Spirit Reaches Out to Adirondack

Image credit: NASA/JPL

Spirit is reaching out to test the nearby rock, “Adirondack”, which controllers targeted to get a better understanding of its composition and origin; it will be performing a series of tests today and tonight. The rover already used its instruments to examine a patch of soil near the lander and found some surprising results: the soil in Gusev Crater seems volcanic in origin, not sedimentary. Its instruments have also found the presence of a mineral called olivine, which doesn’t resist weathering very well and is normally evidence of volcanic deposits.

The first use of the tools on the arm of NASA’s Mars Exploration Rover Spirit reveals puzzles about the soil it examined and raises anticipation about what the tool will find during its studies of a martian rock.

Today and overnight tonight, Spirit is using its microscope and two up-close spectrometers on a football-sized rock called Adirondack, said Jennifer Trosper, mission manager at NASA’s Jet Propulsion Laboratory, Pasadena, Calif.

“We’re really happy with the way the spacecraft continues to work for us,” Trosper said. The large amount of data — nearly 100 megabits — transmitted from Spirit in a single relay session through NASA’s Mars Odyssey spacecraft today “is like getting an upgrade to our Internet connection.”

Scientists today reported initial impressions from using Spirit’s alpha particle X-ray spectrometer, Moessbauer spectrometer and microscopic imager on a patch of soil that was directly in front of the rover after Spirit drove off its lander Jan. 15.

“We’re starting to put together a picture of what the soil at this particular place in Gusev Crater is like. There are some puzzles and there are surprises,” said Dr. Steve Squyres of Cornell University, Ithaca, N.Y., principal investigator for the suite of instruments on Spirit and on Spirit’s twin, Opportunity.

One unexpected finding was the Moessbauer spectrometer’s detection of a mineral called olivine, which does not survive weathering well. This spectrometer identifies different types of iron-containing minerals; scientists believe many of the minerals on Mars contain iron. “This soil contains a mixture of minerals, and each mineral has its own distinctive Moessbauer pattern, like a fingerprint,” said Dr. Goestar Klingelhoefer of Johannes Gutenberg University, Mainz, Germany, lead scientist for this instrument.

The lack of weathering suggested by the presence of olivine might be evidence that the soil particles are finely ground volcanic material, Squyres said. Another possible explanation is that the soil layer where the measurements were taken is extremely thin, and the olivine is actually in a rock under the soil.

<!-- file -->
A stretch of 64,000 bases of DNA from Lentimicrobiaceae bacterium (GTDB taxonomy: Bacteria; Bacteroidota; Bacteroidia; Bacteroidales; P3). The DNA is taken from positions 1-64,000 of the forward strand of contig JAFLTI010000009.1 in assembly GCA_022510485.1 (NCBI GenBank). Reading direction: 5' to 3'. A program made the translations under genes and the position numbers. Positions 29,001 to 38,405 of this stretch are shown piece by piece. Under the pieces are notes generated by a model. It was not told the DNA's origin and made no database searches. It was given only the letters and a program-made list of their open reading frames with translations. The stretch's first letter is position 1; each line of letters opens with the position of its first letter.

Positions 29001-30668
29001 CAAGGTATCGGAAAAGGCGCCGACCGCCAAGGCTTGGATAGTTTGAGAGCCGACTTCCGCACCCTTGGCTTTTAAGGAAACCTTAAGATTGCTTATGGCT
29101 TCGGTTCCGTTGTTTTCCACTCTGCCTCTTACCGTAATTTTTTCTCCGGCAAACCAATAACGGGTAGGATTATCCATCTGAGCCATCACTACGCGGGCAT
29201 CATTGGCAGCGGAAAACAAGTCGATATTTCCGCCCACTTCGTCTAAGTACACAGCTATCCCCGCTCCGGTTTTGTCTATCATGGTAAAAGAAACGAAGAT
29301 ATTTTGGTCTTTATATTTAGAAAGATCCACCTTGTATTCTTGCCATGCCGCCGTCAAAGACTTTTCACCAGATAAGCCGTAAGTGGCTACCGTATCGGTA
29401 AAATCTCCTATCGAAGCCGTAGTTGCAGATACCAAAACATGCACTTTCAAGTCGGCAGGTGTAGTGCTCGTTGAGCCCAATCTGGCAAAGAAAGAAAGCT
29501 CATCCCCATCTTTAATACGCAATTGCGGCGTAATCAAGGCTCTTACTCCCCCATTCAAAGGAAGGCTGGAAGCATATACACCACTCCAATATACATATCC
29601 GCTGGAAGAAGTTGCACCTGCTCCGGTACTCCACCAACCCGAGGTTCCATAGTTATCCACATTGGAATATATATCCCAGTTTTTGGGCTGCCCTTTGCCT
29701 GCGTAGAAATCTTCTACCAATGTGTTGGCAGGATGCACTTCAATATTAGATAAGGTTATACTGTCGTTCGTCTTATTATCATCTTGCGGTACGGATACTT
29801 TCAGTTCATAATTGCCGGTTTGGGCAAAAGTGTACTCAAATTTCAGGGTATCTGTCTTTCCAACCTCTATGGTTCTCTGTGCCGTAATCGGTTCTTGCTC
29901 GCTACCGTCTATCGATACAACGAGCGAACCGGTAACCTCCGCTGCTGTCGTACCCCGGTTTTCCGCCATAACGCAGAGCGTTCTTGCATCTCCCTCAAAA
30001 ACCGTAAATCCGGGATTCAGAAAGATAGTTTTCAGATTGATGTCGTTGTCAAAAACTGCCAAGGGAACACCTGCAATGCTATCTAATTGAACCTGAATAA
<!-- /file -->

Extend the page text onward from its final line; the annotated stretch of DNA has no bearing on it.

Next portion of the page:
Scientists were also surprised by how little the soil was disturbed when Spirit’s robotic arm pressed the Moessbauer spectrometer’s contact plate directly onto the patch being examined. Microscopic images from before and after that pressing showed almost no change. “I thought it would scrunch down the soil particles,” Squyres said. “Nothing collapsed. What is holding these grains together?”

Information from another instrument on the arm, an alpha particle X- ray spectrometer, may point to an answer. This instrument “measures X-ray radiation emitted by Mars samples, and from this data we can derive the elemental composition of martian soils and rocks,” said Dr. Johannes Brueckner, rover science team member from the Max Planck Institute for Chemistry, Mainz, Germany. The instrument found the most prevalent elements in the soil patch were silicon and iron. It also found significant levels of chlorine and sulfur, characteristic of soils at previous martian landing sites but unlike soil composition on Earth.

Squyres said, “There may be sulfates and chlorides binding the little particles together.” Those types of salts could be left behind by evaporating water, or could come from volcanic eruptions, he said. The soil may not have even originated anywhere near Spirit’s landing site, because Mars has dust storms that redistribute fine particles around the planet. The next target for use of the rover’s full set of instruments is a rock, which is more likely to have originated nearby.

Spirit landed in the Connecticut-sized Gusev Crater on Jan. 3 (EST and PST; Jan. 4 Universal Time). In coming weeks and months, according to plans, it will examine rocks and soil for clues about whether the past environment there was ever watery and possibly suitable to sustaining life. Spirit’s twin Mars Exploration Rover, Opportunity, will reach Mars on Jan. 25 (EST and Universal Time; 9:05 p.m., Jan. 24, PST) to begin a similar examination of a site on the opposite side of the planet.

JPL, a division of the California Institute of Technology in Pasadena, manages the Mars Exploration Rover project for NASA’s Office of Space Science, Washington, D.C. Images and additional information about the project are available from JPL at http://marsrovers.jpl.nasa.gov and from Cornell University, Ithaca, N.Y., at http://athena.cornell.edu .

Original Source: NASA/JPL News Release

Latest Status on the Shuttle’s Return to Flight

Image credit: NASA

It looks like NASA is still a long way from getting the space shuttles ready to fly again, according to the interim report released today by the Return to Flight task group. Although NASA is addressing all 29 issues suggested by the recommendations of the Columbia Accident Investigation Board, the progress is reported as “uneven”. So far, none of the tasks have been completed. NASA is currently targeting September 12 for the date of the first shuttle launch after the Columbia disaster, but many experts think that date could be pushed back even further.